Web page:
Friday, September 12, 2014

Family Emergency (Extreme Decision Making)

I am hoping that the recent problems generated by my family emergency are sufficiently under control that I can, once again, return to normalcy. I will try to share what I have learned to the best of my abilities.

The day may come when you will find it necessary to make life or death decisions for someone you love. You will not have the technical expertise to make these decisions and you can’t expect the physicians or other professionals to give you useful statistical data. A doctor isn’t going to tell you that this course of action will produce this result 90% of the time. Living wills are often out of date or conflict with the stated desires of the author. Still, you must choose to sign or not sign permission documents.

I am basically satisfied with the decisions I have made for others over the last few months. I do not seem to be suffering from the “what if?” syndrome. Here is an attempt to deconstruct what I did in moments of crisis.

Run. Do not walk to the best experts you can find, always remembering that in a multitude of counselors you will find wisdom. Pump them for as much information as they are willing to share. It is important to learn the best outcome, the worst outcome, and the most probable outcome for a particular course of action. Often one of these three bits of information will make the decision for you.

In one of my decisions every professional with the exception of one social worker recommended a particular course of treatment. I went against the majority opinion because the worst outcome of one course of action would be equal to the best outcome of the second. This decision turned out to be excellent because the actual outcome exceeded any reasonable expectation.

When facing another decision, the worst outcome was unthinkably horrible. One course of action had little hope of success and a great probability of a ghastly failure. The second course of action had little hope of success but the probable outcome was acceptable, a natural death without suffering. The third course of action (a lack of any action) would result in certain death. I choose the second course of action, leading to the predicted result.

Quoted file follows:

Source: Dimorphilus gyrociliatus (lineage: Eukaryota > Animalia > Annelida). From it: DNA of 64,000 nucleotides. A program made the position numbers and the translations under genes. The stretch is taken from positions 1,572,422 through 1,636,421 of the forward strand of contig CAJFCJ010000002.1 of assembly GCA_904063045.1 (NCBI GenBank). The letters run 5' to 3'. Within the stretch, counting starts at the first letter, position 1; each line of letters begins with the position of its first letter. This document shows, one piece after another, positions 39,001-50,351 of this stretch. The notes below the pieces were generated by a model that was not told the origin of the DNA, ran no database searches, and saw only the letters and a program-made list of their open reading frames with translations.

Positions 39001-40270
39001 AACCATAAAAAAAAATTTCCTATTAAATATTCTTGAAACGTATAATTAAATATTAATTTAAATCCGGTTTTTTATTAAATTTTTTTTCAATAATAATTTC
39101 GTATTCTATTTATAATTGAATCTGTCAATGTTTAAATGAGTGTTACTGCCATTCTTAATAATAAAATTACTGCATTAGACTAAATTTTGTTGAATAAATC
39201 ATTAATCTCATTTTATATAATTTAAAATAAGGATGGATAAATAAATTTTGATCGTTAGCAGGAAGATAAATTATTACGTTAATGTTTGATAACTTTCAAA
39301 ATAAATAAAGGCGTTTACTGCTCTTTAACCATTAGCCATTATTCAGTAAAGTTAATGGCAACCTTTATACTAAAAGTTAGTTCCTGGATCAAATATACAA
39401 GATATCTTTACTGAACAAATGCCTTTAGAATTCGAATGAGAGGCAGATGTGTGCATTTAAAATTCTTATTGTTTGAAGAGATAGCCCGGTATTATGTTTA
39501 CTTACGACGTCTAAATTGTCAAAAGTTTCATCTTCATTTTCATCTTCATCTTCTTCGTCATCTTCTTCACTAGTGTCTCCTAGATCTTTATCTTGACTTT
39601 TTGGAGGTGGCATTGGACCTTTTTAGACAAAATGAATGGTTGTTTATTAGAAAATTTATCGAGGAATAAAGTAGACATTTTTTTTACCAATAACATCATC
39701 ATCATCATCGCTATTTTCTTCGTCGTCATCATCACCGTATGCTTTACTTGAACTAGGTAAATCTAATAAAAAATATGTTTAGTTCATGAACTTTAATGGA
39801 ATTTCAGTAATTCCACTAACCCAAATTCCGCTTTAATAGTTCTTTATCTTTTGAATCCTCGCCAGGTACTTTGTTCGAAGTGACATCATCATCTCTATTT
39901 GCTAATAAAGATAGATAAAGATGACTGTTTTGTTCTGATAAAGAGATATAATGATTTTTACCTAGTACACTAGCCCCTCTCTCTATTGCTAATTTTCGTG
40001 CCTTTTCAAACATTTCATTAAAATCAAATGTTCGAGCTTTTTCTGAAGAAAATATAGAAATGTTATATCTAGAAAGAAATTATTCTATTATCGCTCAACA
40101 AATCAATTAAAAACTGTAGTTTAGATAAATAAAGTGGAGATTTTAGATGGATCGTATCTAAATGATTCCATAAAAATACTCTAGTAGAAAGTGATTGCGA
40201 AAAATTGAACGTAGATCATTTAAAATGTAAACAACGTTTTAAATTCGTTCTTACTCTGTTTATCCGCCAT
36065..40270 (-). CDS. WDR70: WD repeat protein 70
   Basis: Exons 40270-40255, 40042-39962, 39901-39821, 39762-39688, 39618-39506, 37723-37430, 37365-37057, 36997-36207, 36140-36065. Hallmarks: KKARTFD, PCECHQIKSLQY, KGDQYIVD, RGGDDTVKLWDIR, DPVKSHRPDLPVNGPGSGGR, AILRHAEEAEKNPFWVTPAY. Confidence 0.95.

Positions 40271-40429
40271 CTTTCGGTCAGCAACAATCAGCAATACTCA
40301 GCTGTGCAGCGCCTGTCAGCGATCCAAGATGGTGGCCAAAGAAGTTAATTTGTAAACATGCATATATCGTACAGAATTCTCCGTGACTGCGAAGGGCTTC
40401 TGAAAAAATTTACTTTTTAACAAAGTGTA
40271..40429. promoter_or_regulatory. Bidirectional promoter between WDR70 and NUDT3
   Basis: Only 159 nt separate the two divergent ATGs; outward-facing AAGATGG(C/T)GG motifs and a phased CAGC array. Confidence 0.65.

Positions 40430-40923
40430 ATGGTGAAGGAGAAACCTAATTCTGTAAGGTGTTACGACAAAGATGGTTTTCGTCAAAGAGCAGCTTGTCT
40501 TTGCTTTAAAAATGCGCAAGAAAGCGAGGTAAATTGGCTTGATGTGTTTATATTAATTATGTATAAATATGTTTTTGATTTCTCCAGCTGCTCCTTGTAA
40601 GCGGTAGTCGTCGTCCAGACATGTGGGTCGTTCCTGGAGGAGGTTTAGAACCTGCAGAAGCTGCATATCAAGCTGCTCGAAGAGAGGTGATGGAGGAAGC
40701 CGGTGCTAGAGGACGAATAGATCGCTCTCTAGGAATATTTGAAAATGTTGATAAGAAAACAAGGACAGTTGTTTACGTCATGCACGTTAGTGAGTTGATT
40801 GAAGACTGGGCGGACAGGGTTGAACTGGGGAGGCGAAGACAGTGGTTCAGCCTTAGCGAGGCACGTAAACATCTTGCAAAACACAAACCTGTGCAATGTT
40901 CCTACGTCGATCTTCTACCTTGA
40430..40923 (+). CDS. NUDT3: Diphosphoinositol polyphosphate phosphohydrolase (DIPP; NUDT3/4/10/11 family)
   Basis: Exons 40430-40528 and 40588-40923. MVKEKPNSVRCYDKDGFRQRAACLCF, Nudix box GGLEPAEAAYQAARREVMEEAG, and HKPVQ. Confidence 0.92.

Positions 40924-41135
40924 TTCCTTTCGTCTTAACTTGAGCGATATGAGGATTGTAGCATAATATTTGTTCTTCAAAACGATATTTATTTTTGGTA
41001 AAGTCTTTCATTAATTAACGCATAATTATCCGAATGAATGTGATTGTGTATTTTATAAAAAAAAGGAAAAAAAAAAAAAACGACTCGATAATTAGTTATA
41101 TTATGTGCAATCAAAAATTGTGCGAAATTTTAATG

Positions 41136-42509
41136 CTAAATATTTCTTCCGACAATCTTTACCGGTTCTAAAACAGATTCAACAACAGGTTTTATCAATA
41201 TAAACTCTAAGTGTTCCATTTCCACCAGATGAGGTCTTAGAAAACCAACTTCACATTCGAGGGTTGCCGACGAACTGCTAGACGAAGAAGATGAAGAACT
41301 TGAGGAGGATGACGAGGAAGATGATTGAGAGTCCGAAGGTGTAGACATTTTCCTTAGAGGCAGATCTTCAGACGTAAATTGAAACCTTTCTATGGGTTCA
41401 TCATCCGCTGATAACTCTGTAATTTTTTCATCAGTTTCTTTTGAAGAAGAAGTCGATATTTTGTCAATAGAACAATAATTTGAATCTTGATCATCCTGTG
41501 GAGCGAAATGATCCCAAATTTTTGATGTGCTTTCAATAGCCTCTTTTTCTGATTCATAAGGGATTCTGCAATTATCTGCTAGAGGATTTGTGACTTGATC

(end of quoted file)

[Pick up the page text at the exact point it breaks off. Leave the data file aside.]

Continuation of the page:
I won’t sit here and tell you that my heart was not a part of my decision making process. This is family. It is impossible to make completely rational decisions in such situations. Therefore it is important to provide your loved ones with as much information as possible long before the moment of crisis. Write out a living will. Make certain that the person who will hold medical power of attorney on your behalf not only has a copy of your living will, but an understanding based on open and frank conversations as to what you believe the words the lawyer put on that piece of paper actually mean to you.

Openness and honesty are important in all aspects of healthy close personal relationships. Life and death are no different than finances, as we approach the end. Unless you die suddenly, without warning, a day will come when someone else will need to pay your bills and tell the doctor how to proceed. The more tools and information at the disposal of the individual who holds medical power of attorney or durable power of attorney on you behalf, the better she can perform her job.

Let me add that I have read that doctors request much less end of life medical care than the general population. What does that tell you?

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